Antibiotic treatment for newborns with congenital syphilis

Source:
Cochrane Database of Systematic Reviews
Publication date:
15 February 2019

Abstract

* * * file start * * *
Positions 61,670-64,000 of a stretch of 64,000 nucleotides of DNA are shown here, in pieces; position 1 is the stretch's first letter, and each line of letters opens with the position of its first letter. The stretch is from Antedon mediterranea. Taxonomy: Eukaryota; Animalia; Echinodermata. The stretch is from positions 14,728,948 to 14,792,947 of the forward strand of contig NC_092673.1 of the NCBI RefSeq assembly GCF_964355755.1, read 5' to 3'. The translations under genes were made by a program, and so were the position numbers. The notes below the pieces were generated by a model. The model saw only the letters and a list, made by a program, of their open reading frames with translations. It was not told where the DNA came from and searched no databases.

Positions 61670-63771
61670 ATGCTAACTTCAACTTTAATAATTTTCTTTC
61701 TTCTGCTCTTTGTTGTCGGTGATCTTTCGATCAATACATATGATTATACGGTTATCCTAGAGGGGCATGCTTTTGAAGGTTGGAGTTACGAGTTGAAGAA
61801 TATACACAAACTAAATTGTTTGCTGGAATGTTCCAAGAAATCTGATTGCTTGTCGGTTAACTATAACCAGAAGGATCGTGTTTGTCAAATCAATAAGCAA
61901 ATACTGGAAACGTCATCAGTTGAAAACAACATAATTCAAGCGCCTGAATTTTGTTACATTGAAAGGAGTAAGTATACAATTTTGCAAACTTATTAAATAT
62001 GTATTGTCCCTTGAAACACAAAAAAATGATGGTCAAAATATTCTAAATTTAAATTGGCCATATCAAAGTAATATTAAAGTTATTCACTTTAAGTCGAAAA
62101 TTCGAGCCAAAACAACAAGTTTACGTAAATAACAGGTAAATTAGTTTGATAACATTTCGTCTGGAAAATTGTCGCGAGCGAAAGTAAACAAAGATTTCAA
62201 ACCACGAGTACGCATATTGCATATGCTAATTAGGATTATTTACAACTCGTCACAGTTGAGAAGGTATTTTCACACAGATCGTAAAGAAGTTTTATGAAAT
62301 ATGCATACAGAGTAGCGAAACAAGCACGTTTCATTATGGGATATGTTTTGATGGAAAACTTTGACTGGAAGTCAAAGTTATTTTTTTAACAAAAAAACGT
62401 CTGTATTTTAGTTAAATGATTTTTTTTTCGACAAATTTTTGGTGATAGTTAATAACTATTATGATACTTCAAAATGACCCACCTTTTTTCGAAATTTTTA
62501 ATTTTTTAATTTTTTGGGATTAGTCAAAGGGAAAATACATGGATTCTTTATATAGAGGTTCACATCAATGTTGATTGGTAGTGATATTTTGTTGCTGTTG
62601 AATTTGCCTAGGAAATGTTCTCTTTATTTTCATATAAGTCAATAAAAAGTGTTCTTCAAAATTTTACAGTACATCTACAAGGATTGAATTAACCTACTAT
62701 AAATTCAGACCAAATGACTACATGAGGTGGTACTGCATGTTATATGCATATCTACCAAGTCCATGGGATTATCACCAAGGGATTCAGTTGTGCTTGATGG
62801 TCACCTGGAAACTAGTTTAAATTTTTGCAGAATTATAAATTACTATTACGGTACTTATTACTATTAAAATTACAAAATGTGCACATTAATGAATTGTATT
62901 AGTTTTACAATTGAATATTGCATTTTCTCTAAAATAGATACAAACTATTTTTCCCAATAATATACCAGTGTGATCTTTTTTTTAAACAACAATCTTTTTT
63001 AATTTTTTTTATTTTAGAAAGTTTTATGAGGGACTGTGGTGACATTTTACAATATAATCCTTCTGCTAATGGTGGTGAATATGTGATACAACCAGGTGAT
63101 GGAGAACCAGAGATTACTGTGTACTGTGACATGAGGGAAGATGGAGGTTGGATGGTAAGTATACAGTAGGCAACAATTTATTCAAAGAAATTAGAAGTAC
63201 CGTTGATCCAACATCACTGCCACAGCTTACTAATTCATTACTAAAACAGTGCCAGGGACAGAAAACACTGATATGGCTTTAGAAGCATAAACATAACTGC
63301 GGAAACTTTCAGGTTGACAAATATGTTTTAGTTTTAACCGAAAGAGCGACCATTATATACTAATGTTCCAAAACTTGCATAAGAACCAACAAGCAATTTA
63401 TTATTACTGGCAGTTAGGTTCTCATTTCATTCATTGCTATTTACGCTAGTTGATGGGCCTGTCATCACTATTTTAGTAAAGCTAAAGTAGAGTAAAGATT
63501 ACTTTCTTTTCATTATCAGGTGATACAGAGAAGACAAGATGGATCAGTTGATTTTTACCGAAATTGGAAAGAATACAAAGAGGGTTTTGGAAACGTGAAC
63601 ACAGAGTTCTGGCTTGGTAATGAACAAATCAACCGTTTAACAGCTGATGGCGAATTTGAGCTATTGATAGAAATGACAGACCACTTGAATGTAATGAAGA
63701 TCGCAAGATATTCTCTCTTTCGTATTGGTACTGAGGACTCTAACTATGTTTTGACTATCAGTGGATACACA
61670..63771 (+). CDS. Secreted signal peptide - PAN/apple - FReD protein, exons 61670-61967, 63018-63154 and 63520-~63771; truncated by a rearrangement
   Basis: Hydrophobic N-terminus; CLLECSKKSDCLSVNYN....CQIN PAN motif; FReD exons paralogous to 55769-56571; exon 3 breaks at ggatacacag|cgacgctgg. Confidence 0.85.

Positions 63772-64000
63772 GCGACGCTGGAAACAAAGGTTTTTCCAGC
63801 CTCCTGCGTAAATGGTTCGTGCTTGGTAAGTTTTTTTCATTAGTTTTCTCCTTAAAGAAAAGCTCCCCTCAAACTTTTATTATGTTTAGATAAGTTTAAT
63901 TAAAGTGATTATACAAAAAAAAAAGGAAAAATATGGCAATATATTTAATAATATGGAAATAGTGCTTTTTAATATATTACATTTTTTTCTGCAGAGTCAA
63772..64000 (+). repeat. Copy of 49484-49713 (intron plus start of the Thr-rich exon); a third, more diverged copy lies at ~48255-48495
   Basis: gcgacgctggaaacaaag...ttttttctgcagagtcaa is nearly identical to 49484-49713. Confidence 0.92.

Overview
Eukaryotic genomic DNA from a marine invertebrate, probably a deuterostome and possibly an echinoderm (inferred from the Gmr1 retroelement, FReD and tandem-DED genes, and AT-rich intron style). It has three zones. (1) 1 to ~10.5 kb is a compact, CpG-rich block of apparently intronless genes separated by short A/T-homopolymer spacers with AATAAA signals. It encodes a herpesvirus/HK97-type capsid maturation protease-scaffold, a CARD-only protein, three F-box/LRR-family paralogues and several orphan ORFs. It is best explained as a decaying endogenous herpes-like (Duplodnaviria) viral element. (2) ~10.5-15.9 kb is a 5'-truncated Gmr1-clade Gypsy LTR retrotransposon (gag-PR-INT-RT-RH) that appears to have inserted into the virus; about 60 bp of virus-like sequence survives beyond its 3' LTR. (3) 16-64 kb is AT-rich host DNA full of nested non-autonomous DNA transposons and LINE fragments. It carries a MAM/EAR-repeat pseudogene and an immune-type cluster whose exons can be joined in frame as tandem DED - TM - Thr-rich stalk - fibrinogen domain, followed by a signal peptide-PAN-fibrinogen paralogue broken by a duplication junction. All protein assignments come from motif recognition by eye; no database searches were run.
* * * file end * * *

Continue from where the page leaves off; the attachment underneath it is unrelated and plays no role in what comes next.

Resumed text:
Background Congenital syphilis continues to be a substantial public health problem in many parts of the world. Since the first use of penicillin for the treatment of syphilis in 1943, which was a notable early success, it has remained the preferred and standard treatment including for congenital syphilis. However, the treatment of congenital syphilis is largely based on clinical experience and there is extremely limited evidence on the optimal dose or duration of administration of penicillin or the use of other antibiotics. Objectives To assess the effectiveness and safety of antibiotic treatment for newborns with confirmed, highly probable and possible congenital syphilis. Search methods We searched the Cochrane STI Group Specialized Register, CENTRAL, MEDLINE, Embase, LILACS, WHO ICTRP, ClinicalTrials.gov and Web of Science to 23 May 2018. We also handsearched conference proceedings, contacted trial authors and reviewed the reference lists of retrieved studies. Selection criteria Randomised controlled trials (RCTs) comparing antibiotic treatment (any concentration, frequency, duration and route) with no intervention or any other antibiotic treatment for neonates with confirmed, highly probable or possible congenital syphilis. Data collection and analysis All review authors independently assessed trials for inclusion, extracted data and assessed the risk of bias in the included studies. We resolved any disagreements through consensus. We assessed the quality of the evidence using the GRADE approach. Main results Two RCTs (191 participants) met our inclusion criteria and none of these trials was funded by the industry. One trial (22 participants) compared benzathine penicillin with no intervention for infants with possible congenital syphilis. Low-quality evidence suggested that benzathine penicillin administration may not have decreased the rate of neonatal death due to any cause (risk ratio (RR) 0.83, 95% confidence interval (CI) 0.06 to 11.70), and showed a possible reduction into the proportion of neonates with clinical manifestations of congenital syphilis (RR 0.12, 95% CI 0.01 to 2.09). Penicillin administration increased the serological cure at the third month (RR 2.13, 95% CI 1.06 to 4.27). These results should be taken with caution, because the trial was stopped early because there were four cases with clinical congenital syphilis in the no treatment group and none in the treatment group. Interim analysis suggested this difference was significant. This study did not report neonatal death due to congenital syphilis or the frequency of serious or minor adverse events after therapy. We downgraded the quality of evidence because of imprecision and risk of bias. One trial (169 participants) compared benzathine penicillin versus procaine benzylpenicillin. High- and moderate-quality evidence suggested that there were probably no differences between benzathine penicillin and procaine benzylpenicillin for the outcomes: absence of clinical manifestations of congenital syphilis (RR 1.00, 95% CI 0.97 to 1.03) and serological cure (RR 1.00, 95% CI 0.97 to 1.03). There were no cases of neonatal death due congenital syphilis; all 152 babies who followed up survived. This study did not report on the frequency of serious or minor adverse events after therapy. We downgraded the quality of evidence because of serious risk of bias. Authors' conclusions At present, the evidence on the effectiveness and safety of antibiotic treatment for newborns with confirmed, highly probable or possible congenital syphilis is sparse, implying that we are uncertain about the estimated effect. One trial compared benzathine penicillin with no intervention for infants with possible congenital syphilis. Low-quality evidence suggested penicillin administration possibly reduce the proportion of neonates with clinical manifestations of congenital syphilis, penicillin administration increased the serological cure at the third month. These findings support the clinical use of penicillin in neonates with confirmed, highly probable or possible congenital syphilis. High- and moderate-quality evidence suggests that there are probably no differences between benzathine penicillin and procaine benzylpenicillin administration for the outcomes of absence of clinical manifestations of syphilis or serological cure.